Ya splashy maybe we need to group these needy children in one school so we can better serve their special needs. People like you will then know where to take your spare food to feed them. Oh. You want me to feed them? I work hard to keep my family fed. I'm supposed to take food out of my children's mouths to feed other people's children that can't even control their breeding? I don't think so.

  4. Arizona lawmaker wants to prosecute teachers that violate FCC language standards in the classroom.

    Under legislation introduced this month, public school teachers and university professors could be suspended or even fired for using profanities or other obscene language that would be banned from network television under the Federal Communications Commission’s decades-old indecency policy.

    Why in the world would Arizona teachers have any reason to curse?

  5. Thank you, AnonymousFeb 15, 2012 06:57 AM.

    That comment aptly describes the home environment of many of the children that I teach.

    1. Not Anonymous referenced these thoughts on the subject of "approaches to parenting which have little to do with the spending of money" a while back:

      Why are low-income kids way “behind” their middle-class peers, even by the age of 3? Why don’t low-income kids know more words? [Writer and broadcaster Paul] Tough reported in a New York Times Magazine piece the answer was startling:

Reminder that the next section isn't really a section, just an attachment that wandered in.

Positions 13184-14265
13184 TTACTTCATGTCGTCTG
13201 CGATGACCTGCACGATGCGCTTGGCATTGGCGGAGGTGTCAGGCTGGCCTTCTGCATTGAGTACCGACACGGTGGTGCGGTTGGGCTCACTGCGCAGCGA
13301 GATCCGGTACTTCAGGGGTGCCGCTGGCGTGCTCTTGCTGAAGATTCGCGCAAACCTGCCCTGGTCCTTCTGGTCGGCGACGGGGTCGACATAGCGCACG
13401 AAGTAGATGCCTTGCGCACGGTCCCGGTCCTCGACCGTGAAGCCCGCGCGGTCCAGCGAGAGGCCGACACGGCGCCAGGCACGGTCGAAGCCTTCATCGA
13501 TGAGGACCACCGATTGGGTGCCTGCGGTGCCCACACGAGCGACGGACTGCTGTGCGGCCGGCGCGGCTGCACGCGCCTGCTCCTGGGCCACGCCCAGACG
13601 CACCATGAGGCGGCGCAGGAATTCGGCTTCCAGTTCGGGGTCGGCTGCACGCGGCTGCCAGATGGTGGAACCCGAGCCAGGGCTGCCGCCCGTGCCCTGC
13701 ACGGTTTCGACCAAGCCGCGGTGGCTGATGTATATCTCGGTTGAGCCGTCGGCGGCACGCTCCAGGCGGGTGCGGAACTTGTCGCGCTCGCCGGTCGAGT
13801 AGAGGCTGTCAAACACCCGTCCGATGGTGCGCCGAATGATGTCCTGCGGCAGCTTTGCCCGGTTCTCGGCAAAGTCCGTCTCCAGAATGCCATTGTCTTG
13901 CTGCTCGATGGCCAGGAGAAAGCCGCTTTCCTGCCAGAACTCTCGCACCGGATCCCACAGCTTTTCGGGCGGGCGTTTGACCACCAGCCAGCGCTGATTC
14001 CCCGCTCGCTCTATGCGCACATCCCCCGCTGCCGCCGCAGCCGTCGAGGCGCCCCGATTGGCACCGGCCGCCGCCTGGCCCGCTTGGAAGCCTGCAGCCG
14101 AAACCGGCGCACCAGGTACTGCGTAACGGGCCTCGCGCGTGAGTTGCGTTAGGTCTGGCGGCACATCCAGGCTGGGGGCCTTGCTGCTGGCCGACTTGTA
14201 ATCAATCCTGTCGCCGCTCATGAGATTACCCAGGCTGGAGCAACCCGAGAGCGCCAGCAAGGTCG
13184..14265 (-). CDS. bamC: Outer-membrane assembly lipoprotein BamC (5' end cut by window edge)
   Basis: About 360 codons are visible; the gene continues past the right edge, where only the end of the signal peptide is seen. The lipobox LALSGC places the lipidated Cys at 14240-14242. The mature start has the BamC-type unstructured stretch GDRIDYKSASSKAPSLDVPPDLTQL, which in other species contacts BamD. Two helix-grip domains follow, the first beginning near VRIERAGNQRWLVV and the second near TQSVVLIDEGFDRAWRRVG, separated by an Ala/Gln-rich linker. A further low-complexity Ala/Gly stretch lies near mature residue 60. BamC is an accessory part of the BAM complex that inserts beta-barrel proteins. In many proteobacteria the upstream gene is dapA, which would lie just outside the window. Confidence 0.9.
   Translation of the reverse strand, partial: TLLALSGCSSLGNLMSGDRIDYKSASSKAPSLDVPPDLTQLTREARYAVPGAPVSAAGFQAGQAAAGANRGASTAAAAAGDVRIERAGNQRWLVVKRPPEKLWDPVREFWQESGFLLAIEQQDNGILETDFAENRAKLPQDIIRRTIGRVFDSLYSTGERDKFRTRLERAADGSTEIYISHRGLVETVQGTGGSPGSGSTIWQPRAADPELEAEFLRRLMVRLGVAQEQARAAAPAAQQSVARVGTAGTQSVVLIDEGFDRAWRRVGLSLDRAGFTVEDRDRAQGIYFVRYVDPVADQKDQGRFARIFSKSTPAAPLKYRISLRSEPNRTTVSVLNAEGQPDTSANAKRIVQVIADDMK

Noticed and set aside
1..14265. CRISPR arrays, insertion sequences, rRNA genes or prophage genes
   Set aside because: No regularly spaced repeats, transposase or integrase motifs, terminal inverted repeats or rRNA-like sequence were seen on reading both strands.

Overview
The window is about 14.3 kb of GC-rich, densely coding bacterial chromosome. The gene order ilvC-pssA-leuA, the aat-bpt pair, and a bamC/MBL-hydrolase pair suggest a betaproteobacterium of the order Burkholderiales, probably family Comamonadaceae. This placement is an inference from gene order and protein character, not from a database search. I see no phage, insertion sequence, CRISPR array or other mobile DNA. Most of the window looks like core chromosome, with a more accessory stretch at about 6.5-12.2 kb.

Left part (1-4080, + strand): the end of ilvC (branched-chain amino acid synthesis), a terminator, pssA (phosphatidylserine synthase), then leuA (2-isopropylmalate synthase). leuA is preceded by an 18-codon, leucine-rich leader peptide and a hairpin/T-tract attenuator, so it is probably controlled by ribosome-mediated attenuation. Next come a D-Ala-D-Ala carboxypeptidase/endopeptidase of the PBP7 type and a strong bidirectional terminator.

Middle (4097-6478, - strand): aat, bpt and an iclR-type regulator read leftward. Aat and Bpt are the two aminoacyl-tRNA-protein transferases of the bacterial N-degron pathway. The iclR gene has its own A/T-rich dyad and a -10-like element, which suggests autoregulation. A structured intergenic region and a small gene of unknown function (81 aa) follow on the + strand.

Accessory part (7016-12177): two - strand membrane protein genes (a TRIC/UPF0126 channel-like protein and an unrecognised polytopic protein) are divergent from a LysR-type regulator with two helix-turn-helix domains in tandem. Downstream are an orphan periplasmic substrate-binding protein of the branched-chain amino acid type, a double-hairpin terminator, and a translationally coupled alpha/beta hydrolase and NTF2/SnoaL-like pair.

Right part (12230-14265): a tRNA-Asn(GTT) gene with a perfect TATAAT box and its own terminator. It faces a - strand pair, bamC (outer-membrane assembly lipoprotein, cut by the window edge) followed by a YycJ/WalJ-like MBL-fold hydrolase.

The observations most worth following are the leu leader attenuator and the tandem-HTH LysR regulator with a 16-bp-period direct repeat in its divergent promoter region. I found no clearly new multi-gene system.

>>>>>[PAUL] TOUGH (11/26/06): [T]he answer [Hart and Risley] arrived at was startling. By comparing the vocabulary scores with their observations of each child’s home life, they were able to conclude that the size of each child’s vocabulary correlated most closely to one simple factor: the number of words the parents spoke to the child. That varied greatly across the homes they visited, and again, it varied by class.<<<<<

      >>>>>[PAUL] TOUGH: The most basic difference was in the number of ''discouragements'' a child heard—prohibitions and words of disapproval—compared with the number of encouragements, or words of praise and approval. By age 3, the average child of a professional heard about 500,000 encouragements and 80,000 discouragements. For the welfare children, the situation was reversed: they heard, on average, about 75,000 encouragements and 200,000 discouragements.